- The Washington Times - Monday, December 24, 2001

This column appears on Christmas Eve, making it a bit late to run out and buy a computer not that some of you aren't going to try, but it's a bit late nonetheless.
My quick advice: Don't get overloaded with stuff you may not need, do get the most RAM and hard disk you can afford, and do drive safely, won't you?
Now that those points are out of the way, here are some thoughts on software to get for your new computer.
Anti-virus software I don't know if this is a reflection of a post-September 11 world or not, but I've had more viruses show up on my PC in the past three months than I think I've seen in the past three years. What I would say is that viruses and other nasty programs are flitting around the Internet at a horrendous rate.
The best defense, I've found, is a two-pronged offense: first, a good anti-virus program. I like the latest version of Norton AntiVirus, or NAV for short, from Symantec Corp. (www.symantec.com/nav). The program is $50 on its own or $70 as part of Norton SystemWorks 2002, which adds the Norton Utilities to fine-tune your PC and Norton CleanSweep to get rid of unnecessary files. Either way, the program does a great job of blocking viruses and, if you have an Internet connection, it'll go out on the Web to look for (and install) updated virus definitions.
Couple NAV with the 2002 version of Microsoft Outlook, and you get great e-mail protection. NAV handles the viruses, while Outlook blocks unfamiliar scripts and program files. This one-two punch has saved my computer's bacon several times.
There's a version of NAV for Macs as well, and while the viruses that strike Windows PCs are no threat to Macs, common sense would suggest that buying an anti-virus program for your Mac is also a wise choice.
The ultimate file finder Is called OnePlace, and you can get it from either FranlinCovey (www.franklincovey.com, or in area stores) or direct from its creator, Enfish (www.enfish.com), although the latter now calls the $100 program "Enfish Personal."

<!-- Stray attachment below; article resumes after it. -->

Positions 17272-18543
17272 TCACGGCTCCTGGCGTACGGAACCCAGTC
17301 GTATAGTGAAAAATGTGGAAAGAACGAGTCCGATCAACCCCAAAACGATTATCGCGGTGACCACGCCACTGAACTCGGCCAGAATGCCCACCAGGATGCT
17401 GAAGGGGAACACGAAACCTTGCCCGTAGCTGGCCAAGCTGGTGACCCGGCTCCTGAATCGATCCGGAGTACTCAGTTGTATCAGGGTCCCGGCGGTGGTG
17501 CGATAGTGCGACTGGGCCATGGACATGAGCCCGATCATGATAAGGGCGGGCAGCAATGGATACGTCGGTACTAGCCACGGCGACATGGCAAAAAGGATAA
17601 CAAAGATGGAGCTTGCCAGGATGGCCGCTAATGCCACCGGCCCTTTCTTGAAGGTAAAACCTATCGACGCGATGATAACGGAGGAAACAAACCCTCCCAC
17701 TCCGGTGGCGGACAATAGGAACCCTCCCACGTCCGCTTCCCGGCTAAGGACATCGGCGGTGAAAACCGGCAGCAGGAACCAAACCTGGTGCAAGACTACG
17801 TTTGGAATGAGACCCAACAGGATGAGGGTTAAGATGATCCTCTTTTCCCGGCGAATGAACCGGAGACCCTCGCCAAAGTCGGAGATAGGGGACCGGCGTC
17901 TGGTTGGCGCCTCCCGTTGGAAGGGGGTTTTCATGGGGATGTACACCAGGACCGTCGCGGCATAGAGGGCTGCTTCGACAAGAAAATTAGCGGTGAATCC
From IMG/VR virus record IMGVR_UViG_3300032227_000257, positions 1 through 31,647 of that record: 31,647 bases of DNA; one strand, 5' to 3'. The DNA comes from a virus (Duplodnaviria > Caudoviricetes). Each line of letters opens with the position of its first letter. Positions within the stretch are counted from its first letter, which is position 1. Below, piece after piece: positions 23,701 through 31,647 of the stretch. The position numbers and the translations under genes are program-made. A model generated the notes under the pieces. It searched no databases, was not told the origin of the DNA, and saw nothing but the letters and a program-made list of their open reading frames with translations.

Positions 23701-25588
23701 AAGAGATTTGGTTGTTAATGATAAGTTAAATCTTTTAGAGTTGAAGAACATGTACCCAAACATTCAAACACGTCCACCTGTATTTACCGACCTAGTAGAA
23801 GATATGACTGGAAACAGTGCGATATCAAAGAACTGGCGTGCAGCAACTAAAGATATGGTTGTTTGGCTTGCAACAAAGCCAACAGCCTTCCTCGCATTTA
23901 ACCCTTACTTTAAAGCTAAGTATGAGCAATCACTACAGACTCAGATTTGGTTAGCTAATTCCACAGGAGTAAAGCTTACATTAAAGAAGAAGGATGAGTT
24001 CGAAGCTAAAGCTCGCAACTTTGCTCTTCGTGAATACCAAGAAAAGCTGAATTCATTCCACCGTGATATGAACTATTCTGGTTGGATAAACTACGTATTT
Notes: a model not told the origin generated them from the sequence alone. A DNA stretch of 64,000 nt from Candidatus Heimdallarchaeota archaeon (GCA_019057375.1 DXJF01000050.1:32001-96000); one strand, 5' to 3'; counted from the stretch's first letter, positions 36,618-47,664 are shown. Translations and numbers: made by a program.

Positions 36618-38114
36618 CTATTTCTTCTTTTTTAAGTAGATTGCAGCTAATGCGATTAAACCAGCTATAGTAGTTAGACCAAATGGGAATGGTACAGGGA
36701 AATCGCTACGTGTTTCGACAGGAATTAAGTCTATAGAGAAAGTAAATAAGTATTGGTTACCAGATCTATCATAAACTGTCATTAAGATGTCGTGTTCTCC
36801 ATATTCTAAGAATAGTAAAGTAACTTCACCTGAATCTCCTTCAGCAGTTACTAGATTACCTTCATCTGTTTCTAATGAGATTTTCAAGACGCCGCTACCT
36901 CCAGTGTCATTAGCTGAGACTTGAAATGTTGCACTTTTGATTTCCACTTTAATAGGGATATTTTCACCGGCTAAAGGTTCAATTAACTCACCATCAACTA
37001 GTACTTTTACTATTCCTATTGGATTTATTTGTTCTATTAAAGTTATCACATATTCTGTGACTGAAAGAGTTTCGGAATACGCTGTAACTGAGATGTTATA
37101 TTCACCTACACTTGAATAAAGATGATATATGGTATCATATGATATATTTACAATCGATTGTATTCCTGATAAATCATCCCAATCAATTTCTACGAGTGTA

The software analyzes your computer desktop activity and information to determine what is important; identifies, presents and links relevant data from disparate sources such as e-mail, documents, photos, etc.; and then organizes, integrates and cross-references this information for quick access.
The program is nothing short of amazing. I can type in one word and pow get all my e-mails and information for a given event, all in one place on my computer. It's blindingly fast and has yet to let me down.
You should check out this program, for which a free trial is available.
A star performer Microsoft Office.X for Macintosh, $500 (or $300 if you upgrade from a competitor) combines word processing, spreadsheet, presentation, e-mail and personal information manager (PIM) programs with the features of Mac OSX.
Along with supporting OSX's rather cool interface, the programs in Office.X are fully compatible with their Windows counterparts, making file exchange easy. Entourage, the PIM in the package, is a stunning performer that's fast, capable and comprehensive.
Although some people would suggest that Microsoft isn't the firm to "get" the Mac way of thinking, Office.X destroys that notion. This is a program that combines the power of Microsoft Office with the Mac's ease of use. It follows the intuitive Mac command and window structure, it can prepare complex and simple documents and spreadsheets, and it looks great on screen and on paper.
Given the sad departure of WordPerfect from the Mac arena in the past couple of years, it's good to see a really capable office suite step up to the plate. Microsoft should be congratulated, and you should check out this program to make your own work sparkle.
Write to Mark Kellner in care of The Washington Times, Business Desk, 3600 New York Ave. NE, Washington, D.C. 20002; send e-mail to [email protected], or visit the writer's Web page, www.kellner2000.com. Talk back live to Mr. Kellner on www.adrenaline-radio.com every Thursday from 8 to 9 p.m. EST.

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